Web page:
At the ensuing election, Temple was chosen for the University of Cambridge. The only objection that was made to him by the members of that learned body was that, in his little work on Holland, he had expressed great approbation of the tolerant policy of the States; and this blemish, however serious, was overlooked, in consideration of his high reputation, and of the strong recommendations with which he was furnished by the Court.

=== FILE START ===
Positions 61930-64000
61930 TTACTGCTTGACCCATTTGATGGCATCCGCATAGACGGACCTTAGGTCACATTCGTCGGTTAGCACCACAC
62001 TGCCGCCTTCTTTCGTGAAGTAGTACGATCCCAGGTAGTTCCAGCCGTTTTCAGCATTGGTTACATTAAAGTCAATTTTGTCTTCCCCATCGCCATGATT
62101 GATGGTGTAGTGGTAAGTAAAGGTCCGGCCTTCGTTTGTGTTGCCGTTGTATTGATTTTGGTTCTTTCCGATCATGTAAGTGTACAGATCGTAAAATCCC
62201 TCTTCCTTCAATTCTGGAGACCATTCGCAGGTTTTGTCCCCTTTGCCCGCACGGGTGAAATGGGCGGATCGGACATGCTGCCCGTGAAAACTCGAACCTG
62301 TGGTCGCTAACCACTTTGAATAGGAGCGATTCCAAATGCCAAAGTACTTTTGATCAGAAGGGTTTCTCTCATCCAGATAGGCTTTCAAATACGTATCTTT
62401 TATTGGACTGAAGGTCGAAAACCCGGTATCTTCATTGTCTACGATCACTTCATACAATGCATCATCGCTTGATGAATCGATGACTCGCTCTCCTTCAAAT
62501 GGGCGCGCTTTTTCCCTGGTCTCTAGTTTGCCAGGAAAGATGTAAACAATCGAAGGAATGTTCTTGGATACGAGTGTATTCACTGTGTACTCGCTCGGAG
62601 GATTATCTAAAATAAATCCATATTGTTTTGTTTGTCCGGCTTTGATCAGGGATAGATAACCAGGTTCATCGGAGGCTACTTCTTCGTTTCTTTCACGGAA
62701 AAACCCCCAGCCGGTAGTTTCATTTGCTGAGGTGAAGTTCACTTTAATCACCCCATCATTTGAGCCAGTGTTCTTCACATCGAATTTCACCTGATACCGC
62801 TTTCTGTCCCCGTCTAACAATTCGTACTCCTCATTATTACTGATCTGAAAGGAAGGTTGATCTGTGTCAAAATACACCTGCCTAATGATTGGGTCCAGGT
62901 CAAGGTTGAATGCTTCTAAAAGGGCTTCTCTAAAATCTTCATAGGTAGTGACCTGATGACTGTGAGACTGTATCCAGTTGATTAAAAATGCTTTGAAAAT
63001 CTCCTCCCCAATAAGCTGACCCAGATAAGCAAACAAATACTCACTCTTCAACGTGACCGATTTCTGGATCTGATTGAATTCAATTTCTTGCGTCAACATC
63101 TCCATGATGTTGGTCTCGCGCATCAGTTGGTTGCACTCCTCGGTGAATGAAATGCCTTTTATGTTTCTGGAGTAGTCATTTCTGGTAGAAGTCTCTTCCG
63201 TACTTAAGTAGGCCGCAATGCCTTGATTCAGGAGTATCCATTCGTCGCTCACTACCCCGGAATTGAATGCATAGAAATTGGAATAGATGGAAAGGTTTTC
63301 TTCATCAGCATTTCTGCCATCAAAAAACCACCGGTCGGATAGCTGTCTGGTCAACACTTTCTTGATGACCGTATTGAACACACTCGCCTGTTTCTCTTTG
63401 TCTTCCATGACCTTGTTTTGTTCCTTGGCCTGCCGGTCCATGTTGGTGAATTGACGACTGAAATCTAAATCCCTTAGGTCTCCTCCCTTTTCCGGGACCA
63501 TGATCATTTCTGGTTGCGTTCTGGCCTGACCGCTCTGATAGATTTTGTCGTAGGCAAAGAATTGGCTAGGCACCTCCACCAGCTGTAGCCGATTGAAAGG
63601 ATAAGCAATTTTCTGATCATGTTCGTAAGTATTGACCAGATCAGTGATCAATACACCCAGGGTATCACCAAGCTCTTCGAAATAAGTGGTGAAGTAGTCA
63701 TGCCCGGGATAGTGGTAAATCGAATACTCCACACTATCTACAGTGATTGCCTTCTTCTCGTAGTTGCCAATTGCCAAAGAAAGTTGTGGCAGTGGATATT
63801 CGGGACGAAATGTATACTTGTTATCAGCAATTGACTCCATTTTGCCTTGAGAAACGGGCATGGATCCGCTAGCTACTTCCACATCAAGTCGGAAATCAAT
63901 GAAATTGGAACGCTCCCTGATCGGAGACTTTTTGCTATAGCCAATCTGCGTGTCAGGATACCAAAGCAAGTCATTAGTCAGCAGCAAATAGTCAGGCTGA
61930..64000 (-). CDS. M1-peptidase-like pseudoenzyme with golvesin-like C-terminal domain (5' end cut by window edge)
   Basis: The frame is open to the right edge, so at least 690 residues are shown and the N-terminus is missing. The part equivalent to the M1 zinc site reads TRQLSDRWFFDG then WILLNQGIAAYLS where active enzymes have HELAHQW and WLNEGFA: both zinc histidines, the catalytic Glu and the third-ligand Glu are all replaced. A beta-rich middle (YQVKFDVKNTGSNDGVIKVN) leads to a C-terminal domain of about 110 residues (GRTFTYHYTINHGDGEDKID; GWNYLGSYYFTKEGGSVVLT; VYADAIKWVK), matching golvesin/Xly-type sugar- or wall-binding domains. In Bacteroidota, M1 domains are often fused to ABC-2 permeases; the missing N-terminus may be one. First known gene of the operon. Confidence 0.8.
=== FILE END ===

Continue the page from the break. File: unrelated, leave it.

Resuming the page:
During the summer he remained at Sheen, and amused himself with rearing melons, leaving to the three other members of the inner Cabinet the whole direction of public affairs. Some unexplained cause began about this time, to alienate them from him. They do not appear to have been made angry by any part of his conduct, or to have disliked him personally. But they had, we suspect, taken the measure of his mind, and satisfied themselves that he was not a man for that troubled time, and that he would be a mere encumbrance to them. Living themselves for ambition, they despised his love of ease. Accustomed to deep stakes in the game of political hazard, they despised his piddling play. They looked on his cautious measures with the sort of scorn with which the gamblers at the ordinary, in Sir Walter Scott's novel, regarded Nigel's practice of never touching a card but when he was certain to win. He soon found that he was left out of their secrets. The King had, about this time, a dangerous attack of illness. The Duke of York, on receiving the news, returned from Holland. The sudden appearance of the detested Popish successor excited anxiety throughout the country. Temple was greatly amazed and disturbed. He hastened up to London and visited Essex, who professed to be astonished and mortified, but could not disguise a sneering smile. Temple then saw Halifax, who talked to him much about the pleasures of the country, the anxieties of office, and the vanity of all human things, but carefully avoided politics and when the Duke's return was mentioned, only sighed, shook his head, shrugged his shoulders, and lifted up his eyes and hands. In a short time Temple found that his two friends had been laughing at him, and that they had themselves sent for the Duke, in order that his Royal Highness might, if the King should die, be on the spot to frustrate the designs of Monmouth.